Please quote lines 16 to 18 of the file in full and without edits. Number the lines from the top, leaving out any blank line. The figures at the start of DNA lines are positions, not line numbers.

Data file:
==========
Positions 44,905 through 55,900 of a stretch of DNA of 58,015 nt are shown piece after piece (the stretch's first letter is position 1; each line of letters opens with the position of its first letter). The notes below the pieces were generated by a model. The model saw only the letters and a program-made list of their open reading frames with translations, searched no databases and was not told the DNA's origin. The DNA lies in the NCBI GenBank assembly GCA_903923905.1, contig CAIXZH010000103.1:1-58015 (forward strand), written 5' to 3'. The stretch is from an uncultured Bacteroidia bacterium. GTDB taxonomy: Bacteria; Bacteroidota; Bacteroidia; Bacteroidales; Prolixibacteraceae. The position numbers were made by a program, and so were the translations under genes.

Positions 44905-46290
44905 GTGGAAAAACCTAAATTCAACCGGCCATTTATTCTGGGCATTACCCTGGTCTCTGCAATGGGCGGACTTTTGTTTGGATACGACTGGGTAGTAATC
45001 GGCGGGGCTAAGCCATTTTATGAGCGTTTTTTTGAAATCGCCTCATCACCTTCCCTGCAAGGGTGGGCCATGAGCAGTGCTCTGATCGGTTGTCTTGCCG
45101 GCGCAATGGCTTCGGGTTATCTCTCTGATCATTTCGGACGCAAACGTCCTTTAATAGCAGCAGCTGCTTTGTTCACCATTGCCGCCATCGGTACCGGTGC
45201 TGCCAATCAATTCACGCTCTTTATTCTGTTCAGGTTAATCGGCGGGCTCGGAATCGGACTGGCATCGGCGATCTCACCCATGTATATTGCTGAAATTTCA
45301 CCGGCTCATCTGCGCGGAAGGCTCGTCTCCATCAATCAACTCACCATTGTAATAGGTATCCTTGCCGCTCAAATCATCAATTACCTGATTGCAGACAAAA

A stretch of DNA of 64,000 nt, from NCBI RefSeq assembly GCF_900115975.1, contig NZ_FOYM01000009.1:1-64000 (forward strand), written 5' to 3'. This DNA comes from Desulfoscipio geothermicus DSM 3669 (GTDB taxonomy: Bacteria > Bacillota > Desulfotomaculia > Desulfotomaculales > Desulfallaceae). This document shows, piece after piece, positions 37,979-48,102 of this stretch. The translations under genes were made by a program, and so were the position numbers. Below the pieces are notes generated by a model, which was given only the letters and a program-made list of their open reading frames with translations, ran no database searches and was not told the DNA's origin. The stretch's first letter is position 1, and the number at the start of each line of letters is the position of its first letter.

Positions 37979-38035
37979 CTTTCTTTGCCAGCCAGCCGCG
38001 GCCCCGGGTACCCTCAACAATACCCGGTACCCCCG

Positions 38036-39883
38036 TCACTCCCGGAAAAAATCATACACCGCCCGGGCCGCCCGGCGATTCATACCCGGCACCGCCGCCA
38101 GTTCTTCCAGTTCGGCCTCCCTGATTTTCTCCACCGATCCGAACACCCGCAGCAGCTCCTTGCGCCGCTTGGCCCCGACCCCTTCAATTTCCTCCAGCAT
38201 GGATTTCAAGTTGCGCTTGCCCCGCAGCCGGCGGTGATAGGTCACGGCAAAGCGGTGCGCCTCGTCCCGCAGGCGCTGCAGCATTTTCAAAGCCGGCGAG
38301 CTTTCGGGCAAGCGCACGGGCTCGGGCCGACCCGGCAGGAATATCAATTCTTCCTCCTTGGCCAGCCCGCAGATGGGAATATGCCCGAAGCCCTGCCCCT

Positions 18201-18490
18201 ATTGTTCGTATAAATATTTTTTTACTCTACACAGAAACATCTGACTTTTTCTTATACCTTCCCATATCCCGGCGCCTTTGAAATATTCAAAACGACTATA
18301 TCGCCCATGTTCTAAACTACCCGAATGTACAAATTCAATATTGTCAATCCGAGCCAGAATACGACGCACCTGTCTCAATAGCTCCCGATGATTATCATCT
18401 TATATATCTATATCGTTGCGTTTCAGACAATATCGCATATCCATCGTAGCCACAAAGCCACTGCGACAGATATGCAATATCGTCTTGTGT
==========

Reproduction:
38301 CTTTCGGGCAAGCGCACGGGCTCGGGCCGACCCGGCAGGAATATCAATTCTTCCTCCTTGGCCAGCCCGCAGATGGGAATATGCCCGAAGCCCTGCCCCT

Positions 18201-18490
18201 ATTGTTCGTATAAATATTTTTTTACTCTACACAGAAACATCTGACTTTTTCTTATACCTTCCCATATCCCGGCGCCTTTGAAATATTCAAAACGACTATA